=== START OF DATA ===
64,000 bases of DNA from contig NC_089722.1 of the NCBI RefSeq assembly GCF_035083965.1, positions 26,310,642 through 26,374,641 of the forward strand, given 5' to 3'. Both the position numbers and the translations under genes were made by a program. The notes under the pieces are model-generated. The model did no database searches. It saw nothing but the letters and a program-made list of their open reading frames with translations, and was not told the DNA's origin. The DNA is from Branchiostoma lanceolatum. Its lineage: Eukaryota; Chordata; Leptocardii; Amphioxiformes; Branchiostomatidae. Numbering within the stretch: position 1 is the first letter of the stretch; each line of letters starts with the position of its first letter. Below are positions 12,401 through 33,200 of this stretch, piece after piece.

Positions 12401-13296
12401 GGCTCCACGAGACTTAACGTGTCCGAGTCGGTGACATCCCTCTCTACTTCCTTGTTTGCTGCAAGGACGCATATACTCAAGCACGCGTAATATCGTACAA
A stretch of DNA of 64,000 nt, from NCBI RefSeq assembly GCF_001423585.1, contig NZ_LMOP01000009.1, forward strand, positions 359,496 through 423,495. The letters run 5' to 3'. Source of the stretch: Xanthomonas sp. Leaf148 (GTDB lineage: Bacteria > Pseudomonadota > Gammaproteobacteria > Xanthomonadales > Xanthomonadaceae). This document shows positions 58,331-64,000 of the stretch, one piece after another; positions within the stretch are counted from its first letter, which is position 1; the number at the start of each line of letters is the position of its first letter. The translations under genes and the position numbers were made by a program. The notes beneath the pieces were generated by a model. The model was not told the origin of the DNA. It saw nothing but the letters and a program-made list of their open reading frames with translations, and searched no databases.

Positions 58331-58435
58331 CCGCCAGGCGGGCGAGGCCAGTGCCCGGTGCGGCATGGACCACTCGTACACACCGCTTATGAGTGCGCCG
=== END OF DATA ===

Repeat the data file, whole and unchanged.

64,000 bases of DNA from contig NC_089722.1 of the NCBI RefSeq assembly GCF_035083965.1, positions 26,310,642 through 26,374,641 of the forward strand, given 5' to 3'. Both the position numbers and the translations under genes were made by a program. The notes under the pieces are model-generated. The model did no database searches. It saw nothing but the letters and a program-made list of their open reading frames with translations, and was not told the DNA's origin. The DNA is from Branchiostoma lanceolatum. Its lineage: Eukaryota; Chordata; Leptocardii; Amphioxiformes; Branchiostomatidae. Numbering within the stretch: position 1 is the first letter of the stretch; each line of letters starts with the position of its first letter. Below are positions 12,401 through 33,200 of this stretch, piece after piece.

Positions 12401-13296
12401 GGCTCCACGAGACTTAACGTGTCCGAGTCGGTGACATCCCTCTCTACTTCCTTGTTTGCTGCAAGGACGCATATACTCAAGCACGCGTAATATCGTACAA
A stretch of DNA of 64,000 nt, from NCBI RefSeq assembly GCF_001423585.1, contig NZ_LMOP01000009.1, forward strand, positions 359,496 through 423,495. The letters run 5' to 3'. Source of the stretch: Xanthomonas sp. Leaf148 (GTDB lineage: Bacteria > Pseudomonadota > Gammaproteobacteria > Xanthomonadales > Xanthomonadaceae). This document shows positions 58,331-64,000 of the stretch, one piece after another; positions within the stretch are counted from its first letter, which is position 1; the number at the start of each line of letters is the position of its first letter. The translations under genes and the position numbers were made by a program. The notes beneath the pieces were generated by a model. The model was not told the origin of the DNA. It saw nothing but the letters and a program-made list of their open reading frames with translations, and searched no databases.

Positions 58331-58435
58331 CCGCCAGGCGGGCGAGGCCAGTGCCCGGTGCGGCATGGACCACTCGTACACACCGCTTATGAGTGCGCCG